Puzzled by That Ad Comparing Philly to Barcelona? It’s Not Such a Stretch, Says Tourism Head

Even if you don’t buy Visit Philly CEO Jeff Guaracino’s rationale, he really just wants to get people talking about his ad. And it’s working.

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Do these places look to have a similar vibe? Photos by Alejandro Sanchez Fuentes and Eloi_Omella (Getty Images).

Philadelphia has seen a record-breaking number of visitors for seven straight years in large part thanks to the advertising efforts of tourism agency Visit Philadelphia. CEO Jeff Guaracino has been involved with a number of the group’s most visible campaigns — from the 2003 “Get your history straight and your nightlife gay” tagline geared toward the LGBT community to the “With love, Philadelphia XOXO” phrase that you’ve probably seen just about everywhere since it was first unveiled in 2009.

Guaracino was hired to replace tourism icon Meryl Levitz as CEO of Visit Philly last year. His first campaign as the big boss is titled “Filadelfia — you gotta feel it” and is running through the summer. The various advertisements are meant to target Latinx millennials, whom Guaracino calls the “chief influence officers for their family.”

The campaign includes one head-scratching ad, which exhorts people to visit Philly because it’s got “A Barcelona vibe without the jet lag.” We’re not sure about that, but we caught up with Guaracino to hear more about his rationale there, and how he’s planning to influence those influencers.

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Visit Philly’s newest advertisement, comparing Philly to Barcelona.

You did an LGBT campaign in the early 2000s, when a gay-friendly marketing approach wasn’t common. There seems to be a trend in your own work where you’re trying being inclusive in your marketing. Do you frame campaigns thinking in that respect, or is targeting a specific group just a dollar proposition for you?
It is about good business. I do believe that general inclusion throughout all that we do represents the diversity, the authenticity, and the reality of our great city and region.

You could make a strategy call to say “This is designed to reach 2 million Latinx millennials, and therefore we wanted to start a conversation and just do that in Hispanic-only media.” What we decided to do is launch our newest campaign in the most diverse place probably in the universe, which is New York Penn Station. We think it speaks to all different kinds of people who will notice that this campaign is out there. People are no longer just checking a box how they identify ethnically, by gender, racially. We want people to know — and that was the underlying premise — that no matter who you are and where you are in your walk of life, you’re warmly welcomed here.

I get a kick out of the notion of advertising for one city in the middle of another. It’s as if you’re telling these travelers who arrive at Penn Station, “Well, are you sure you want to go to New York? You could be in Philly.” It’s a clever ploy.
It’s not necessarily always to reach visitors. We look for those transit hubs. Right now, D.C. is advertising in our market. They’re on the big buses. Part of the competitiveness of our industry is that we’re competing for people’s time, money, and interest to travel. D.C. wants people from Philadelphia to say, “Hey, I want to get out of Philly.” Instead of picking the Jersey Shore, they want them to go to D.C. because it’s a two-hour train ride.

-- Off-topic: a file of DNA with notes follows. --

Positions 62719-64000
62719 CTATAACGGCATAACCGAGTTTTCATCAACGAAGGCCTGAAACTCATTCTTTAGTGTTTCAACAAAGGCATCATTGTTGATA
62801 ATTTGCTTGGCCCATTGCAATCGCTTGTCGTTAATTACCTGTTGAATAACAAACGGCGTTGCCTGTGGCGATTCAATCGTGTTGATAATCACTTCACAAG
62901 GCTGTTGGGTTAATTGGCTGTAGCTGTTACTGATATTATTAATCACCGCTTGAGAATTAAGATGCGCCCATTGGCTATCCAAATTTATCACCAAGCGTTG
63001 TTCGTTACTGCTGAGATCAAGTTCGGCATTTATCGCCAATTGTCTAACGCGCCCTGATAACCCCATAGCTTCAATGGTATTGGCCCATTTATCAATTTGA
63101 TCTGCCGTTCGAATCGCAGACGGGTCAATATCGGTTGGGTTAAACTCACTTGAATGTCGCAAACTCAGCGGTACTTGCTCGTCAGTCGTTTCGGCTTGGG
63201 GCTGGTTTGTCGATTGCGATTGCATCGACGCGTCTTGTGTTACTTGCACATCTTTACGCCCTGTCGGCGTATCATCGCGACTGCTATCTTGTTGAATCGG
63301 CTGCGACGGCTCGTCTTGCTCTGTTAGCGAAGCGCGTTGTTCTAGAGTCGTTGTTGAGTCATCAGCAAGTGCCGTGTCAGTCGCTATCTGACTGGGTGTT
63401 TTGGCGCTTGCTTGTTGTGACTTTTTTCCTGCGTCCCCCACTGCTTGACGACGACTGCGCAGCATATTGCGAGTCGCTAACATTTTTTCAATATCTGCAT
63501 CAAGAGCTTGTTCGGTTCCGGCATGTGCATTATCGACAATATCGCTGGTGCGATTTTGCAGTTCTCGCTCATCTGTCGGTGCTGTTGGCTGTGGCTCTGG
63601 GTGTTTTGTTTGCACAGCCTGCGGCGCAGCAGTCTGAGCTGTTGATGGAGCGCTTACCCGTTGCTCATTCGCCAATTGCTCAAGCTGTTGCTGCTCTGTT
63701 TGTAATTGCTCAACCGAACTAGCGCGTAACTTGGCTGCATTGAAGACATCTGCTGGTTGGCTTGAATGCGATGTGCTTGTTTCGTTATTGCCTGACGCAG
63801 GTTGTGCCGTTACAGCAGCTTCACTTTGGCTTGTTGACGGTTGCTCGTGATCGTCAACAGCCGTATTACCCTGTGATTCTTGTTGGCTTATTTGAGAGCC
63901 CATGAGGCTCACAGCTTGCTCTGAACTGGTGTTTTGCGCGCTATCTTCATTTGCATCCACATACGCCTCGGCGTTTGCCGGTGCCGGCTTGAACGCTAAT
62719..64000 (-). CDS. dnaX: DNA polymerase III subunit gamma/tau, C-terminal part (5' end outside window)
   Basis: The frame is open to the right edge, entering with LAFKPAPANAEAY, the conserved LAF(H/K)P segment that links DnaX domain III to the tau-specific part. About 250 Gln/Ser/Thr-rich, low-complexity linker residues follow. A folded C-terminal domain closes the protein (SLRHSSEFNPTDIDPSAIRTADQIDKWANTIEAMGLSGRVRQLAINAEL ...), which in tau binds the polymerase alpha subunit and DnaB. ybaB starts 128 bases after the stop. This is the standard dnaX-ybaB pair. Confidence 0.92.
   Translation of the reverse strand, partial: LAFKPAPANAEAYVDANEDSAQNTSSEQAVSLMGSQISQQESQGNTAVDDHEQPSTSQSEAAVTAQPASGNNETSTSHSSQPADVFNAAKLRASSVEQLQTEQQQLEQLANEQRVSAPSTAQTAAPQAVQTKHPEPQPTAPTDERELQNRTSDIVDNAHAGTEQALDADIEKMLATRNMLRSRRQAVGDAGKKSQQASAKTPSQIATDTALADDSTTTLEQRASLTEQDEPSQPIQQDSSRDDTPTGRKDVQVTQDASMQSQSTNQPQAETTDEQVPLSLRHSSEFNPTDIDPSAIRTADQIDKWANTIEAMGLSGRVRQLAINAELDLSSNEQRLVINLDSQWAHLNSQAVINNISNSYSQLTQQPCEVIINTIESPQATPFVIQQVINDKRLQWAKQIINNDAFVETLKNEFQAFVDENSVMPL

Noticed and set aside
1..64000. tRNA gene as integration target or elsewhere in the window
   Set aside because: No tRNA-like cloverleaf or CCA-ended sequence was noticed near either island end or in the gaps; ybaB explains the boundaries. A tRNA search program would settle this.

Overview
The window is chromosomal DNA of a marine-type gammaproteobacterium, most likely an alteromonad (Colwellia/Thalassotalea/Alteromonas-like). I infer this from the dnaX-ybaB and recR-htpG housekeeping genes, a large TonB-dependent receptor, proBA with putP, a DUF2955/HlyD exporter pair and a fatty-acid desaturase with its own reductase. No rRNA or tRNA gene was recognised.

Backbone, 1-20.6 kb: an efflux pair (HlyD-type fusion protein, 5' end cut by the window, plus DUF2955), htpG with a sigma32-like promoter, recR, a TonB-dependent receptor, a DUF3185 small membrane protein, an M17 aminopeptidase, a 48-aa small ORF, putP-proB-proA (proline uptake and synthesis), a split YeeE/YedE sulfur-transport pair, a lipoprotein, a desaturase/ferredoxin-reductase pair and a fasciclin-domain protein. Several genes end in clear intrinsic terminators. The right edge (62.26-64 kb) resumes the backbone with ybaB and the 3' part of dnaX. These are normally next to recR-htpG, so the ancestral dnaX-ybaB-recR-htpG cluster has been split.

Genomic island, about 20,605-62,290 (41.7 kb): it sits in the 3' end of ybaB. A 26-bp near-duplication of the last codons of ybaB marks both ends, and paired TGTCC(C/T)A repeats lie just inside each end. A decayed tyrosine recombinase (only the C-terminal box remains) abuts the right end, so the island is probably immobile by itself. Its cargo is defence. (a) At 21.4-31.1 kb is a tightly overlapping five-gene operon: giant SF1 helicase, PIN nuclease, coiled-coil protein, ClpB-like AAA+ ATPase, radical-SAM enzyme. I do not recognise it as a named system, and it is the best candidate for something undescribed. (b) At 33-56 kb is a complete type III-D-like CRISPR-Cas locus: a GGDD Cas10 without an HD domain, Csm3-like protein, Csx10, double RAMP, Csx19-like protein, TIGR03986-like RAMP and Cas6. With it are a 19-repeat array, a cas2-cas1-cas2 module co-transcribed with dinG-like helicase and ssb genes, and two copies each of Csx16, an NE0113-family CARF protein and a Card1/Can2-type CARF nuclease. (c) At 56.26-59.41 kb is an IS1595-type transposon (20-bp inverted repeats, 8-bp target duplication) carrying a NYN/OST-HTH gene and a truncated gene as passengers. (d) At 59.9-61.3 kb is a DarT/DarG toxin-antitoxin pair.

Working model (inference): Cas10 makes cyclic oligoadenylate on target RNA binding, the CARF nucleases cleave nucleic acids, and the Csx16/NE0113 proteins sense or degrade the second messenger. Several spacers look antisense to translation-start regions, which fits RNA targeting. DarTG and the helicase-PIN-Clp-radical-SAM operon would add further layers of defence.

Is there something in particular about summer where you strategically try to target people outside of Philly? 
This year, in wintertime, we spent more money in the Philadelphia “designated market area,” which reaches 7 to 8 million people. We thought we could reduce our D.C. advertising spend, and spend more money here, because you don’t know what the weather’s going to be. We couldn’t predict that the government shutdown would have happened December 22nd and last for as long as it did. That was lucky, because when people aren’t working, they’re not traveling. In summertime, we know there are more weeks of travel. People tend to jump in a car. Bad weather doesn’t tend to be as much of a deterrent. So that’s why we are going further out with bigger messaging.

One of the taglines in this Filadelfia campaign is, “A Barcelona vibe without the jet lag.” A few people have been remarking they don’t see how Barcelona equates to Philadelphia in vibe. You’ve got the picture of the Magic Gardens, which brings to mind Gaudi, so I give you the credit there. But what’s the other rationale?
We went back and forth on that particular ad a lot. We felt that the image was so strong — and in advertising, you only have a short period of time. I’ve been to Barcelona a number of times, and between our outdoor cafes, our food scene, our live music scene, we thought it was enough of a nod and enough to get people talking about it. That’s what you want advertising to do. We’re not saying we’re better than anyone else, we’re not saying that we’re a replacement for Barcelona. The ad was very intentional to just get people’s attention.

I was thinking you’d go with Mexico City with the cuisine angle. But maybe that’s an ad for another time.
It could be. Keep in mind, there were 250 different advertising units within Penn Station. Then we also added the mobile targeting. For the last month, we’ve been collecting the unique mobile device IDs and then we’re able to serve up ads while you’re in the station, and then re-serve up an ad a month later. There’s a whole technology layer on top of it that you don’t see.